This summary of the case Anatolie Stati, Gabriel Stati, Ascom Group SA and Terra Raf Trans Traiding Ltd v. Kazakhstan is based on both the award from December 19, 2013 and the subsequent court decision in Svea Court of Appeal on December 9, 2016. Both documents are available here.
The dispute is based on the Energy Charter Treaty (ECT) and was initiated by Moldovan businessman Anatole Stati, his son Gabriel Stati and two companies owned by them. Together, the men and their companies owned two Kazakh corporations that invested in two oil and gas field in Kazakhstan. According to the investors, they were subjected to significant harassment from the state, with the ultimate purpose of forcing them to sell their investments cheaply. The harassments supposedly reached from interference with the day-to-day business operations to more extreme measures, such as jailing persons with connections to the companies. According to the investors, the value of their investments were affected negatively by the harassment, which was the state’s intention: the state was hoping to take over the fields and was therefore trying to bring the price down.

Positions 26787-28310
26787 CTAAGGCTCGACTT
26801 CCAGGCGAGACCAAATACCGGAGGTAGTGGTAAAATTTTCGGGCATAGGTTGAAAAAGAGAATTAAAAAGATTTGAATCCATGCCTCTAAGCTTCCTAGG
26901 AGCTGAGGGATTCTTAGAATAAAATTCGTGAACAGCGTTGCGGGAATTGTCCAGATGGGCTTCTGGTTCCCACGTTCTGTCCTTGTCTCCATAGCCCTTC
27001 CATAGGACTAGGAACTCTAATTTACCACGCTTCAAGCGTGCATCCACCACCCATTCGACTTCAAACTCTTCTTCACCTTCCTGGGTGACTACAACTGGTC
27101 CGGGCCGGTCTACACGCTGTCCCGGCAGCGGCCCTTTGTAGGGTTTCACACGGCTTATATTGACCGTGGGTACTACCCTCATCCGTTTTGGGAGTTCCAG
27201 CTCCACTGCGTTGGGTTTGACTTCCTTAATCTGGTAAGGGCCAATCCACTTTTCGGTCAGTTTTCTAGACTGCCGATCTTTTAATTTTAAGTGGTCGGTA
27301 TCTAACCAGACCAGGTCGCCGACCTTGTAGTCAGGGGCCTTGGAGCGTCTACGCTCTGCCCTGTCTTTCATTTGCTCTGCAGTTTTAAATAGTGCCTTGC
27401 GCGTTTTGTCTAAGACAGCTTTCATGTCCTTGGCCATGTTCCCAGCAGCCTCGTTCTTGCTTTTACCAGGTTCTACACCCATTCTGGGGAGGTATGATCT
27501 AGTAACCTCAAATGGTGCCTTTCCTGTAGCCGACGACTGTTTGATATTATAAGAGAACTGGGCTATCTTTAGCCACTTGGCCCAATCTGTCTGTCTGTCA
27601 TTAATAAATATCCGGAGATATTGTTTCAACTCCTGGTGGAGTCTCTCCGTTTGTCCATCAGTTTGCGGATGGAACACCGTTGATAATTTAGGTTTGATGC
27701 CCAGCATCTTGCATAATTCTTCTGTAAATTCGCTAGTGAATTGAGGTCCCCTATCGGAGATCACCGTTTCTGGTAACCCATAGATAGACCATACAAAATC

The investors consistently refused to sell to the state. Instead, they ultimately found an external buyer for the fields – who was supposedly ready to offer substantially more than the state – but that transaction never took place, because the state took over the fields.
Therefore the investors initiated the ECT arbitration, arguing that the state had violated the treaty in several different ways.
Kazakhstan claimed that the fields were badly managed from the outside, and also violated domestic law. Therefore, the state was forced to step in and save the companies from financial collapse. The state also argued that the corporate chain behind the investment was unclear, which would mean that the tribunal did not have jurisdiction under the ECT.
The tribunal found that it did have jurisdiction, and also largely accepted the investors’ arguments. After having gathered extensive evidence, the tribunal found that the state had violated the treaty’s fair and equitable treatment standard. The majority of the tribunal determined that the investors’ losses amounted to some $500 million, which was significantly less than what the investors claimed (one of the arbitrators dissented on the valuation point and considered that the field were in fact worth more than what the tribunal majority found).
The tribunal’s legal seat was in Stockholm, which among other things means that Swedish courts have supervisory jurisdiction. Kazakhstan therefore turned to Svea Court of Appeal in Stockholm in order to attempt to have the award set aside (we have written before on how domestic courts exercise supervisory jurisdiction in ISDS). The state argued that the award was invalid in several ways, as summarized well by the court in the judgment, which is still only available in Swedish. The Svea Court of Appeal ultimately found that the award did not violate Swedish law and therefore decided to uphold it.